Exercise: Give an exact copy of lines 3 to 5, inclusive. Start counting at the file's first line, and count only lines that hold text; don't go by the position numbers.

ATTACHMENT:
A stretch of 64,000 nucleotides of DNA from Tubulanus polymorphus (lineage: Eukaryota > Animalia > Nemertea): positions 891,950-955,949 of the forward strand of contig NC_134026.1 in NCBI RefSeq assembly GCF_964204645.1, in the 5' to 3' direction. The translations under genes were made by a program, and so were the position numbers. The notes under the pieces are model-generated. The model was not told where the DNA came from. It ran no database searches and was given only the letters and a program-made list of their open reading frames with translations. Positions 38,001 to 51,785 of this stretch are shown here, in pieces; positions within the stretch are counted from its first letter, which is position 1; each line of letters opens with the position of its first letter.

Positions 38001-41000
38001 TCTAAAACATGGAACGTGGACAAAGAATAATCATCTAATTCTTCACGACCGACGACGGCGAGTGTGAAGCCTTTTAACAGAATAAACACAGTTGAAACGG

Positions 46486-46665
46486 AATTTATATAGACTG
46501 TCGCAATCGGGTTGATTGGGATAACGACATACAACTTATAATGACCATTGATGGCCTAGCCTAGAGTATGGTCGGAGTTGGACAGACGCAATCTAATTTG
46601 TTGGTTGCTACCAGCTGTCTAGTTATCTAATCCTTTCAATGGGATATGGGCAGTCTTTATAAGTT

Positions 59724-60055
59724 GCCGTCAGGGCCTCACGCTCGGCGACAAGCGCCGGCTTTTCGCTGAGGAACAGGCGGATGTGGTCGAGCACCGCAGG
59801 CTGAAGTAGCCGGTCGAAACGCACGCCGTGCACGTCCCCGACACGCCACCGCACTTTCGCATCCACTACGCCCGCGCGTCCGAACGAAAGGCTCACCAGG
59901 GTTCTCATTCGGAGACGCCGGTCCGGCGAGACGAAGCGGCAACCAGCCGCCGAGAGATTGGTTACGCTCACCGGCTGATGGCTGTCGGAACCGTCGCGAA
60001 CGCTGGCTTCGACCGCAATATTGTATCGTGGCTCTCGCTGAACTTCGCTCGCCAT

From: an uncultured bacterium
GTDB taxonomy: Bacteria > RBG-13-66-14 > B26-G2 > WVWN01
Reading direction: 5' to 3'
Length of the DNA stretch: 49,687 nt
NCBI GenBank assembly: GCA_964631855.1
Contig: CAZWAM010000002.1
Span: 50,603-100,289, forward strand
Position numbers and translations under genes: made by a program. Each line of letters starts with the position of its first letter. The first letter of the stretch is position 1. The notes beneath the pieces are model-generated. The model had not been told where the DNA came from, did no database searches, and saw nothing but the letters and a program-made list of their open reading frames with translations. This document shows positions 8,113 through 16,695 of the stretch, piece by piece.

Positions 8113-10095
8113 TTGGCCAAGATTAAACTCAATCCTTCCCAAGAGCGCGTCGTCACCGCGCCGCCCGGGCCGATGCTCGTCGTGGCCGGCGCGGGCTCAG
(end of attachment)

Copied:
38001 TCTAAAACATGGAACGTGGACAAAGAATAATCATCTAATTCTTCACGACCGACGACGGCGAGTGTGAAGCCTTTTAACAGAATAAACACAGTTGAAACGG

Positions 46486-46665
46486 AATTTATATAGACTG